ELBOW CONTRACTURE (STIFFNESS)
This is a common problem affecting the elbow. It is seen in arthritis (both osteo and rheumatoid as well as after injury to the elbow or after surgery to fix fractures around the elbow. The elbow joint gradually stiffens. People are able to tolerate quite a degree of motion loss before it becomes a problem. If the elbow straightens enough to hang “normally” when they walk (about 20 degrees), this is usually acceptable. Likewise, if they can get the hand to the mouth this is also acceptable. Once stiffness is worse than this help is usually sought.
WHAT ARE THE SIGNS AND SYMPTOMS?
The elbow will be stiif and will not move outside a certain range. It is not usually painful unless there is damage within the joint (eg due to arthritis or fracture). If there is any locking this is due to co-existing loose bodies.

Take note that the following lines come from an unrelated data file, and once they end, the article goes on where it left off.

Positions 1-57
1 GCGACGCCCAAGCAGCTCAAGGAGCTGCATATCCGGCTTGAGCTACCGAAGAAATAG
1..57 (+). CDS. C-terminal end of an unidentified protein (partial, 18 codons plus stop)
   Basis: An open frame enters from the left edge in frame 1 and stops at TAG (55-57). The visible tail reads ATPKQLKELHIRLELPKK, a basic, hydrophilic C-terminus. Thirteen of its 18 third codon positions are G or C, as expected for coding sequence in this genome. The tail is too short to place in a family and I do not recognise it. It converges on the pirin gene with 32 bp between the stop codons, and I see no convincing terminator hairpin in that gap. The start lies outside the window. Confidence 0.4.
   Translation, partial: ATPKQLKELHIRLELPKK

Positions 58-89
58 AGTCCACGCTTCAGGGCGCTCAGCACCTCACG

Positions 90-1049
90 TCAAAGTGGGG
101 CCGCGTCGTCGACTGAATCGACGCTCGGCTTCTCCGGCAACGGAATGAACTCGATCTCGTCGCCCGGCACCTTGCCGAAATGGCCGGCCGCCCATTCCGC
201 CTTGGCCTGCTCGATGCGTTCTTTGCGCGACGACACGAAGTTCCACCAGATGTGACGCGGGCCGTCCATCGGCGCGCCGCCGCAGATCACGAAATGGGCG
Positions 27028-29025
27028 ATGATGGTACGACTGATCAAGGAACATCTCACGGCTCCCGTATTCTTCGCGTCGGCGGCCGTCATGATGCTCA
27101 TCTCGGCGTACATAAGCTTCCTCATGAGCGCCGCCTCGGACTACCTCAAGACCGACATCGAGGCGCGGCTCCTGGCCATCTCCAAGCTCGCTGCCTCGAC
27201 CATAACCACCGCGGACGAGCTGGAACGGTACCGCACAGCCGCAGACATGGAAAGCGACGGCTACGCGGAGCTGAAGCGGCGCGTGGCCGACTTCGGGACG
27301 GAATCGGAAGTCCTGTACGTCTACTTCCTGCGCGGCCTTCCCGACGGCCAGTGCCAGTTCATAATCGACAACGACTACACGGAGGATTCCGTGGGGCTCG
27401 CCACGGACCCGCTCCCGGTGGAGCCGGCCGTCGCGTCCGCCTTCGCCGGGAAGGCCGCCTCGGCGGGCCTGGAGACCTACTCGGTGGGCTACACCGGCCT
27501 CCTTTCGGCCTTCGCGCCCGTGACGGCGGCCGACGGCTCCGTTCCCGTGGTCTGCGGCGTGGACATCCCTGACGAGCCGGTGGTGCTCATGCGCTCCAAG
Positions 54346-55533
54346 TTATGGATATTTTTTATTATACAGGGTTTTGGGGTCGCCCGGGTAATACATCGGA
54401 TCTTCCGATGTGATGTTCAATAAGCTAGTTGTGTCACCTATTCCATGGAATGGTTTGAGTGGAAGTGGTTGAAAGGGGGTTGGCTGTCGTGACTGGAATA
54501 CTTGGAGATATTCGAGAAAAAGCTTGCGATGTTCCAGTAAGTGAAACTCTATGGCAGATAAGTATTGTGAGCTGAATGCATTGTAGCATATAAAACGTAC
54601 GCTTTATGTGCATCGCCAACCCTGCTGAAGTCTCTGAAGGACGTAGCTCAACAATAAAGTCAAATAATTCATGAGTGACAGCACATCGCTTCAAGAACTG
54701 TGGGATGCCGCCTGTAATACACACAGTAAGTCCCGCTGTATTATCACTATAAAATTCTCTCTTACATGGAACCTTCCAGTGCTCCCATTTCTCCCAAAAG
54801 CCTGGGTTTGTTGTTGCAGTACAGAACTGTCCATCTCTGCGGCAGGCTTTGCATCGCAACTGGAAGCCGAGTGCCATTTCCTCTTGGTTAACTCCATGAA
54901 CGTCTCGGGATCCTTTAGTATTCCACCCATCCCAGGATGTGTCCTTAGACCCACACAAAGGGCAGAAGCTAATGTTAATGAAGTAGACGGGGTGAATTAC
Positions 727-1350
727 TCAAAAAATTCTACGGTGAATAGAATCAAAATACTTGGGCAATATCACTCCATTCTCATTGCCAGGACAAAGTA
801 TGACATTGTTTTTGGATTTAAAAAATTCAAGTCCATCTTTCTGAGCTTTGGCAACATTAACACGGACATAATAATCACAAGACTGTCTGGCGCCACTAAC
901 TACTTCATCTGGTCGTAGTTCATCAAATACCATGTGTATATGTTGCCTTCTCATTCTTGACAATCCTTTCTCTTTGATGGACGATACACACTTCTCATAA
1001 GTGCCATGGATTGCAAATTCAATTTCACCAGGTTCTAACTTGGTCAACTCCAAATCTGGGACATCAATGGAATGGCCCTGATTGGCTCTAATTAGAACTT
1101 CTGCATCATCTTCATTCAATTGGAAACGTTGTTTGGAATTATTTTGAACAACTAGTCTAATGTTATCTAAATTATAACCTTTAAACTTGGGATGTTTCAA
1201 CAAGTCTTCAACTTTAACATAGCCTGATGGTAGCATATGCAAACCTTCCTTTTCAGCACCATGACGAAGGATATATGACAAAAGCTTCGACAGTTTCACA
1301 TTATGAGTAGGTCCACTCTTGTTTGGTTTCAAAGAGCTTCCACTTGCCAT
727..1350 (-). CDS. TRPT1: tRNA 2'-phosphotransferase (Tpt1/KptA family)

HOW IS THE DIAGNOSIS MADE?
The doctor will listen to the description of events and examine the elbow. X-Rays will also be taken to determine whether there is a piece of bone involved. Usually no further investigation is needed.
WHAT IS THE INITIAL TREATMENT?
Treatment depends of the duration of the symptoms and the degree of disability. Early after a fracture serial night splints which push the arm ever straighter may be beneficial, particularly if the patient does not want surgery or the deformity is small. Physiotherapy is usually of little benefit.
IF INITIAL TREATMENT DOESN’T WORK, WHAT’S NEXT?
If the degree of deformity remains unacceptable then dynamic bracing may be an option.
We have used the JAS brace with some success
If this fails then arthrolysis (release) of the joint is an option.